Modi and His Legacy

05/26/2015 12:09 pm ET | Updated May 24, 2016

Prime Minister Narendra Modi appears to have pitched his legacy on an aggressive foreign policy but will that help him in the key arena of public opinion: building India's economy. In his first year as Prime Minister Mr Modi has traveled to 18 countries. He has visited both neighboring countries (Nepal, Bhutan, Sri Lanka and Myanmar) as well as countries far away (United States, China, South Korea, Brazil, Japan, Australia, France, Germany and Canada). His trips have focused on economic as well as strategic discussions and a strong pitch to the Indian diaspora in all those countries. While these trips have energized India's ties with these countries, the real benefits will incur only if India's economy continues to grow.

India's first Prime Minister, Jawaharlal Nehru (1947-64), argued that till the time that India is strong economically she will not be able to play a role in the world. India was able to punch above her weight during the 1950s-60s but that was primarily because of Nehru's focus on moral principles and championing decolonization. Despite having strong Prime Ministers like Indira Gandhi (1966-77, 1980-84), and playing a dominating role in the subcontinent, India remained an emerging power for decades.

Liberalization and the growth in economic power from the 1990s provided New Delhi with the resources to build India's military strength as well as be seen as a potential strategic partner by other countries. Indian strategists and policy makers often assert India has the right to be considered a great power purely on grounds of her civilizational heritage and population. Soft power matters but it is hard power (economic and military) that is critical to the promotion and expansion of soft power.

Mr Modi's election campaign and his appeal to a vast majority of Indians came from the belief that he was someone who understood that the path to the global high table lay through economic growth. Not only Indian corporates but those around the globe welcomed an Indian leader who was supposed to have a business sense. The Indian diaspora around the world too welcomed his rise to power as an Indian leader who valued them and would seek their help in building the country of their origin. Finally, the average voter looked forward to an India where he would be free from the proverbial Indian red tape or innumerable laws and regulations.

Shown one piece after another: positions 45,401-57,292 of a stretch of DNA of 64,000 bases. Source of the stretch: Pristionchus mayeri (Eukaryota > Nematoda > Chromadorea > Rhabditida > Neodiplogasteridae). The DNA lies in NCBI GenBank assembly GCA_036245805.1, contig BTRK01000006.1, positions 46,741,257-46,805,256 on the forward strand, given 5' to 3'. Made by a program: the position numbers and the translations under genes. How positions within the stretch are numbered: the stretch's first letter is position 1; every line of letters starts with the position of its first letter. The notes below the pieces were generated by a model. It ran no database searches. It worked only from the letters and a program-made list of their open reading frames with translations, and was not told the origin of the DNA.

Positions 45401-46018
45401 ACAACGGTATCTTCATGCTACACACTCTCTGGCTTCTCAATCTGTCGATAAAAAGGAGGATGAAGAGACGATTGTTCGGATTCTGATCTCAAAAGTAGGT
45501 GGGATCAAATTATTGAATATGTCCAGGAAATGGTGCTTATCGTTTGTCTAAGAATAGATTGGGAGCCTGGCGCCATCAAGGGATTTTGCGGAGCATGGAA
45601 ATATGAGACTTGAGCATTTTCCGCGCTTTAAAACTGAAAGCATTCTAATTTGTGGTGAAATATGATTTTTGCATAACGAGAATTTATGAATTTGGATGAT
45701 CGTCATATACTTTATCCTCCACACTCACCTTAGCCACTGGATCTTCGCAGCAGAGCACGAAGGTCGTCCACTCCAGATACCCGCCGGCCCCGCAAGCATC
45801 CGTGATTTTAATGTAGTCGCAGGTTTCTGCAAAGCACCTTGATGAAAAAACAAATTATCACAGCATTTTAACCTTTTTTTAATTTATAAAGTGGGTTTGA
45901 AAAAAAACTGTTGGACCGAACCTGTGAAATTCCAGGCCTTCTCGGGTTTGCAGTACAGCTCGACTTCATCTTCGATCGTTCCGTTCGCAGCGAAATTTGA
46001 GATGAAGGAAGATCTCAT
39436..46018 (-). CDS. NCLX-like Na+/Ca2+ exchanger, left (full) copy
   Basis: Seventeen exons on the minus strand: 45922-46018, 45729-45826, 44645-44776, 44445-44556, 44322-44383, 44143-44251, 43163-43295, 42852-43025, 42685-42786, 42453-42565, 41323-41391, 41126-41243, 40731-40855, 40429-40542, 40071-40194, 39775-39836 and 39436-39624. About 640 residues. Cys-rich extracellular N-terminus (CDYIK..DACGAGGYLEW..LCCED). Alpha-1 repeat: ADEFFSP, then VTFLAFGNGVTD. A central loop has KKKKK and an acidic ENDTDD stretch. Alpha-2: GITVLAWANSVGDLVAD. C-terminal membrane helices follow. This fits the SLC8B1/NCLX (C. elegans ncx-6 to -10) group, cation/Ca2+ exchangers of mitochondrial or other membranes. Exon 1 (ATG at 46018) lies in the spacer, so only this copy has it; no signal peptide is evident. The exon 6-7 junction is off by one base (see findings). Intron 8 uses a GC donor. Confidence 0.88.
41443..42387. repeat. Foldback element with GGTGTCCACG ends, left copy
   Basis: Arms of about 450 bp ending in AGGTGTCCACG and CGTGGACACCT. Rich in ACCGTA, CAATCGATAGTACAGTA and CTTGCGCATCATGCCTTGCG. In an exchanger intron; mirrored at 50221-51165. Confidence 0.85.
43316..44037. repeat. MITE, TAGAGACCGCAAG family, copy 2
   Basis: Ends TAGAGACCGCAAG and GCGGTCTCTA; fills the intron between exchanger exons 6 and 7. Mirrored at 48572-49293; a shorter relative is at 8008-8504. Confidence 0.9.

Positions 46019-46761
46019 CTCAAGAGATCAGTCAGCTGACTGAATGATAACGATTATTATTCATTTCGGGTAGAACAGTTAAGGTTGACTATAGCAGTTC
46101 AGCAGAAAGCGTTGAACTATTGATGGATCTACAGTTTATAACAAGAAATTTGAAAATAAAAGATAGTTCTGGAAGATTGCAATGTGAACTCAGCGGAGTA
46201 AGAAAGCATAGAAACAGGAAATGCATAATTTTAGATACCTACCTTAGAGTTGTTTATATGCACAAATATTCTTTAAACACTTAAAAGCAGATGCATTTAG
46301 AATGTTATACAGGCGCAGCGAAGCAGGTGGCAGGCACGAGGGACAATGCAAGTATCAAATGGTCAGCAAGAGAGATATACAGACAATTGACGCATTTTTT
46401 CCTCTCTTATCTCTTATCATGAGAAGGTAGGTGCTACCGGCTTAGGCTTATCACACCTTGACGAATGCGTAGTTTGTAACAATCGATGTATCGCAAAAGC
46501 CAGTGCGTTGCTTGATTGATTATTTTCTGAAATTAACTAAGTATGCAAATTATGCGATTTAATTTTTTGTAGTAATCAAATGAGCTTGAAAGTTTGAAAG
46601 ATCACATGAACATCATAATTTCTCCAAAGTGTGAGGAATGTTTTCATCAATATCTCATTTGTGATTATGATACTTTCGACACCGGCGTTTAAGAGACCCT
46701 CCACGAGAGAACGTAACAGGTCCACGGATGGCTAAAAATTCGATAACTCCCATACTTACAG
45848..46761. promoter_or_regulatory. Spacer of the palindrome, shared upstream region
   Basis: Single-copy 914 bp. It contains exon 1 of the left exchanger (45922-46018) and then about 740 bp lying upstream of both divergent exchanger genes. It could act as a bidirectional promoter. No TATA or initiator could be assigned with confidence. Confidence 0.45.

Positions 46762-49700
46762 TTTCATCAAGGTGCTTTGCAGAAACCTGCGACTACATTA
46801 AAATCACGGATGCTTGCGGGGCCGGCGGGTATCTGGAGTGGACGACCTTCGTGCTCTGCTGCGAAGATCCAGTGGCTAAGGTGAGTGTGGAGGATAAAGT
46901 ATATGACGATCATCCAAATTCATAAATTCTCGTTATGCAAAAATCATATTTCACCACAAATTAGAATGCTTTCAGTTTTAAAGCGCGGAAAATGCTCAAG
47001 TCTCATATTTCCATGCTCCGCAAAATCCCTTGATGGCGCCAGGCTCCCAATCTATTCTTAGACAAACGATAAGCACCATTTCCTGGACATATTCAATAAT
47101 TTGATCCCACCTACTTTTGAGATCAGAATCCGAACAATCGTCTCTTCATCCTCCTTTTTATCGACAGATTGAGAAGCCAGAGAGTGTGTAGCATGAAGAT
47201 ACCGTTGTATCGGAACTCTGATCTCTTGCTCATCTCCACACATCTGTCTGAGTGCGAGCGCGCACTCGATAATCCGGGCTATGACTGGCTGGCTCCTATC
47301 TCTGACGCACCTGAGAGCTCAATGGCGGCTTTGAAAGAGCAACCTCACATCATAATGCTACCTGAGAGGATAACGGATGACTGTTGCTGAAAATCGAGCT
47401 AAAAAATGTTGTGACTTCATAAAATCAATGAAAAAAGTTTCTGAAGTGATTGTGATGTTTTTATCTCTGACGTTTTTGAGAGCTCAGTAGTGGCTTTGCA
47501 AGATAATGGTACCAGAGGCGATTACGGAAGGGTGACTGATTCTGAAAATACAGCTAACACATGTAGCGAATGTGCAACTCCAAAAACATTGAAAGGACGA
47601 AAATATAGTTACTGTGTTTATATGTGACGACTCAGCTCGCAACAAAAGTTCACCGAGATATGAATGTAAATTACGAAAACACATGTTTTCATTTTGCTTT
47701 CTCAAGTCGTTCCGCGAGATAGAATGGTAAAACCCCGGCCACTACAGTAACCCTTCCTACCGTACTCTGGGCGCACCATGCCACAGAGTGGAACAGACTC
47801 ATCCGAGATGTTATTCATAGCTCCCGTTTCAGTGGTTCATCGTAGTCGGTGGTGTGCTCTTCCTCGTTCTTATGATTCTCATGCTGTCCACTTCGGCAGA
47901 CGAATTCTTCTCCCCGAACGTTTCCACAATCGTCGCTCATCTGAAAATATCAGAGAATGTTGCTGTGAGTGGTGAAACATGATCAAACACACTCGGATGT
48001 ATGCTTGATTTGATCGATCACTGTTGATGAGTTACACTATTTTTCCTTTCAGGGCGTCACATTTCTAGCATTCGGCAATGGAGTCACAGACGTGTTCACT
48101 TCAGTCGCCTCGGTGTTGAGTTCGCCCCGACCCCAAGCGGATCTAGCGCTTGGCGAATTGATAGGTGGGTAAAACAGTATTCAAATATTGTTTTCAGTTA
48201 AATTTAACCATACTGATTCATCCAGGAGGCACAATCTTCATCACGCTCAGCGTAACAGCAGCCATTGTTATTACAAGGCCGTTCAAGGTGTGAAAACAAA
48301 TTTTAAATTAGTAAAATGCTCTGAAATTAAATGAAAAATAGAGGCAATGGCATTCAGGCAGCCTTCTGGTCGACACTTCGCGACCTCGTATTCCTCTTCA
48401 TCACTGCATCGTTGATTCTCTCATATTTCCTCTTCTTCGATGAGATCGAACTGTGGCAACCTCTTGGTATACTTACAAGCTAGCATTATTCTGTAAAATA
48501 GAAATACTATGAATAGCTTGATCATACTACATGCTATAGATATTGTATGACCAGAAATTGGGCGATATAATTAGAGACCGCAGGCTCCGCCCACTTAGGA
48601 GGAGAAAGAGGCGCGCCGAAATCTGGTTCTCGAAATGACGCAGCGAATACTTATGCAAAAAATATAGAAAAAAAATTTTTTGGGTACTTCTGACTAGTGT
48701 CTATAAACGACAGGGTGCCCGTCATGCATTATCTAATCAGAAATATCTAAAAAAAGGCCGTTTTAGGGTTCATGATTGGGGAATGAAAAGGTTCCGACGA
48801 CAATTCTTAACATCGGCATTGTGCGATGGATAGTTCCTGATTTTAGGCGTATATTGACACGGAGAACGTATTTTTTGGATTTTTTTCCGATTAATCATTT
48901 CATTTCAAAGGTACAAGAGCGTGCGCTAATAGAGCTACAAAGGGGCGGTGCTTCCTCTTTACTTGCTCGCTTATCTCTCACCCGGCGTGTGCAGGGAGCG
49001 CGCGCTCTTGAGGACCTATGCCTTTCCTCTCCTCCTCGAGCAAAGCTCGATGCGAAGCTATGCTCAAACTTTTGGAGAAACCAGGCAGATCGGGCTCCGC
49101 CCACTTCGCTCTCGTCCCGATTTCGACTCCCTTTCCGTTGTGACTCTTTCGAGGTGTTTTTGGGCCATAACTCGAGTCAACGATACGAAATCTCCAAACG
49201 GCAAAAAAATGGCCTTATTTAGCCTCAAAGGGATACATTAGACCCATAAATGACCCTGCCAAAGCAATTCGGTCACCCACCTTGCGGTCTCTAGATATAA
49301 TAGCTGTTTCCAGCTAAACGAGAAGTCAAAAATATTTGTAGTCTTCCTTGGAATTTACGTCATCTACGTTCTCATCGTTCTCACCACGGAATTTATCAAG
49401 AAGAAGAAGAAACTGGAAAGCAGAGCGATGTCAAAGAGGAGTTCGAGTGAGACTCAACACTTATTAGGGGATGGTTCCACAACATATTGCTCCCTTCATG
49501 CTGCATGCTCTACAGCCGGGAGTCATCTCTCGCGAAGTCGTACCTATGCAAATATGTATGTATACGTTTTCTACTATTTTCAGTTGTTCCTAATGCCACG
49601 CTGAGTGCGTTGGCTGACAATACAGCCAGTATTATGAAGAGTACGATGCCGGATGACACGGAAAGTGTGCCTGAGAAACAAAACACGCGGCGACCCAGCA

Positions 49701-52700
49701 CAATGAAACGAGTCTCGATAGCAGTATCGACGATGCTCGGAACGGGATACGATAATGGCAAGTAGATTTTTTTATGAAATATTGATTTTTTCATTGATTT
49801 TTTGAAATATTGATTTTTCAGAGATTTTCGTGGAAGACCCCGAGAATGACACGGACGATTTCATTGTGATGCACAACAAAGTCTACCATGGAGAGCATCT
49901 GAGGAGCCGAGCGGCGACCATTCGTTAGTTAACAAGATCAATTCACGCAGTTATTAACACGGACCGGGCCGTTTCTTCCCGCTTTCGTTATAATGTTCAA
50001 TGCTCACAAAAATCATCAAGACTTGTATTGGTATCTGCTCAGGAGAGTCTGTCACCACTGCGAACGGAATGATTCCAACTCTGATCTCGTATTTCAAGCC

One year after the elections the only group which appears satisfied is the Indian diaspora. Every country Mr Modi has visited, it is the diaspora which is out on the streets, at the airports and embassies greeting and welcoming him with song and dance. They have been wooed, asked to invest in India and have also been promised ease of travel through life long visas. The corporate sector and the average voter are still waiting for when Mr Modi's government will deliver to them.

Providing a lifelong visa to the diaspora was much easier than changing bureaucratic rules. Similarly going on foreign trips and focusing on foreign policy helps divert attention away from what is happening at home. Yes, it is important to focus on foreign countries, especially those countries (Japan, China, the US, South Korea, the European Union) from whom India needs investment in key arenas like infrastructure and energy. However, foreign trips are what every prime minister does and Indian leaders have been well known to travel a lot. What is required is not just visiting other countries, promising or obtaining promises on investment but instead following up on previous promises to make sure that things move ahead. India adopted a 'Look East' policy in the mid-1990s; it has only now adopted an 'Act East' policy. A quarter of a century is too long a time for a country that looks upon itself as a future great power.

Mr Modi has invited investment from corporates in every capital around the world, from New York, Ottawa, Seoul, Canberra, Shanghai and Tokyo. These corporates are eager to invest but they do not see a welcoming environment. Even Indian corporates are hesitant to invest for fear of what some analysts have referred to as 'tax terrorism.' The previous Indian government left a legacy of retrospective taxation and during the election campaigns Mr Modi referred to this policy as a 'breach of faith' and promised to rectify it.

However, after coming in to power instead of changing the policy the current government has sought to find more ways to tax both corporates as well as individuals. Instead of setting up a system, like in the United States, where more people are included in the tax system, the government is creating a system where people once again fear the tax inspector. Instead of less government and more governance, there appears to be more government and confused governance.

India's economy has tremendous potential and there is a huge demographic divided which is waiting to be harnessed. Mr Modi's administration has a once-in-a lifetime opportunity to build on this by harnessing the Indian and global corporate sectors to spur Indian economic growth. However, this will require as much dedication to the domestic economy as he is investing in foreign policy.